Please note that the content of this book primarily consists of articles available from Wikipedia or other free sources online. The England and Scotland football rivalry is a highly competitive sports rivalry that exists between the national football teams of the two countries. It is also the oldest international fixture in the world, first played in 1872 at Hamilton Crescent, Glasgow. The close proximity of the neighbouring countries has led to much rivalry between the nations in many forms, and the social and cultural effects of centuries of antagonism and conflict between the two has contributed to the intense nature of the sporting contests. Scottish nationalism has also been a factor in the Scots' desire to defeat England above all other rivals, with the Scots referring to the English as the "Auld Enemy". The footballing rivalry has diminished somewhat since the late 1970s, particularly since the annual fixture stopped in 1989. England have developed rivalries with Germany and Argentina, which some England fans now consider to be more important than the historic rivalry with Scotland. Nonetheless, when there have been matches between the two nations, these have attracted great media attention, public interest and comment in both countries.
Sports stars are omnipresent icons of popular culture. In the global age of celebrity, few public personae enjoy greater popularity and recognition than professional athletes. Yet, beyond their sporting achievements, athletes - from stars with near-global appeal such as Muhammad Ali or Tiger Woods to local and national sporting heroes - embody and reflect key political, social, and cultural discourses of our time. This anthology investigates sports stardom in its global context across the spectrum of spectator sport: from the quest of Japanese star athletes to exorcise the cultural demons of postwar Japan, to the Mexican pitcher celebrating victory in the first major league baseball game played on Mexican soil, from the naturalization of a Croatian footballer in Israel, to the marginalization of Scottish women curlers at the Winter Olympics.Reflecting this focus, Bodies of Discourse conceptualizes the discourses surrounding sports stars as part of an increasingly transnational and fragmented public sphere and thus traces the economic, social, and cultural roles of these discourses, ranging from nationalism and racism to foreign affairs and sexual politics.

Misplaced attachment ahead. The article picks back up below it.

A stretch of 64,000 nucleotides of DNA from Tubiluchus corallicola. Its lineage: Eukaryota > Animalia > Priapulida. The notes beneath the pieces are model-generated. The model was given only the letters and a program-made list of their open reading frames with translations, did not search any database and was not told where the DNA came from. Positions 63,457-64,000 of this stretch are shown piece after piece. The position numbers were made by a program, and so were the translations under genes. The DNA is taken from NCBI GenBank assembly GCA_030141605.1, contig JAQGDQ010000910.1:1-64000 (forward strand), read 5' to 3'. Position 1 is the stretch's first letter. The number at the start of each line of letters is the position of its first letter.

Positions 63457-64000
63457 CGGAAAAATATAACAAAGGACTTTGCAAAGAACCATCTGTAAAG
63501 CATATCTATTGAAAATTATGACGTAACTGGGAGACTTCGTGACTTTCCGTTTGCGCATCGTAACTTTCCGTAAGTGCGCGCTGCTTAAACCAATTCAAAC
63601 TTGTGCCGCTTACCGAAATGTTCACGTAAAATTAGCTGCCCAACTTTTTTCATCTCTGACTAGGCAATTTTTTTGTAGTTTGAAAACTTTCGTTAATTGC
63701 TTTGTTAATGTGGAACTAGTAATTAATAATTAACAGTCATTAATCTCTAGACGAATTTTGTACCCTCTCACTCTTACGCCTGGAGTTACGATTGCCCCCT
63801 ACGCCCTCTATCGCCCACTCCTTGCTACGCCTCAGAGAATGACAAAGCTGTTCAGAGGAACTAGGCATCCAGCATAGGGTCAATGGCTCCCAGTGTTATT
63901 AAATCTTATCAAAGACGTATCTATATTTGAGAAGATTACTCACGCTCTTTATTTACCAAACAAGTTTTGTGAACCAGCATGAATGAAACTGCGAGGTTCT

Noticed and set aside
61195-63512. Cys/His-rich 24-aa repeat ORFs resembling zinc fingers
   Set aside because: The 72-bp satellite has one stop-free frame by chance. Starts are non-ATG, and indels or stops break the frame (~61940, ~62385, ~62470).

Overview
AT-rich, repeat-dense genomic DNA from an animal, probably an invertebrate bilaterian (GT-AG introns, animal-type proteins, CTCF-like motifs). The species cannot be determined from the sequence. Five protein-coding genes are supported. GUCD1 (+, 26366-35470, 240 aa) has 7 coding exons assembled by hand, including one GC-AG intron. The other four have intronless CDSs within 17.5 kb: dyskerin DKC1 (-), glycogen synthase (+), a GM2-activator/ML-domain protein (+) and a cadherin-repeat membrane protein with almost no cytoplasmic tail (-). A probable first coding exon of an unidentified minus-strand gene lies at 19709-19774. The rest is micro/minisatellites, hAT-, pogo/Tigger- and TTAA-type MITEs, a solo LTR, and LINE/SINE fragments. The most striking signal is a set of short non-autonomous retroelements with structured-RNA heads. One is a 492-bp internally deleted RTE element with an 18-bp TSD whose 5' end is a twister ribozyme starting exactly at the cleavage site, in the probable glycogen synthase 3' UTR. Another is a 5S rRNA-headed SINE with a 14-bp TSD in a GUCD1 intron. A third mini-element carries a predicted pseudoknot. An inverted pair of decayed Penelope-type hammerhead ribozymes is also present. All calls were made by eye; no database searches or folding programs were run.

This compendious celebration of ineptitude includes some of history's most spectacularly ill-conceived expeditions and entirely useless pursuits, and features tales of black comedy, insane foolhardiness, breathtaking stupidity and relentless perseverance in the face of inevitable defeat. It rejoices in men and women made of the Wrong Stuff: writers who believed in the power of words, but could never quite find the rights ones, artists and performers who indulged their creative impulse with a passion, if not a sense of the ridiculous, an eye for perspective or the ability to hold down a tune, scientists and businessmen who never quite managed to quit while they were ahead, and sportsmen who seemed to manage always to snatch defeat from the jaws of victory.Like Walter Oudney, one of three men chosen to find the source of the River Niger in Africa, who could not ride a horse, nor speak any foreign languages and who had never travelled more than 30 miles beyond his native Edinburgh, or the explorer-priest Michel Alexandre de Baize, who set off to explore the African continent from east to west equipped with 24 umbrellas, some fireworks, two suits of armor, and a portable organ, or the Scottish army which decided to invade England in 1349 - during the Black Death.Entries include: briefest career in dentistry, least successful bonding exercise, most futile attempt to find a lost tribe, most pointless lines of research by someone who should have known better, least successful celebrity endorsement, least convincing excuse for a war, worst poetic tribute to a root vegetable, least successful display of impartiality by a juror, Devon Loch - sporting metaphor for blowing un unblowable lead, least dignified exit from office by a French president, and least successful expedition by camel.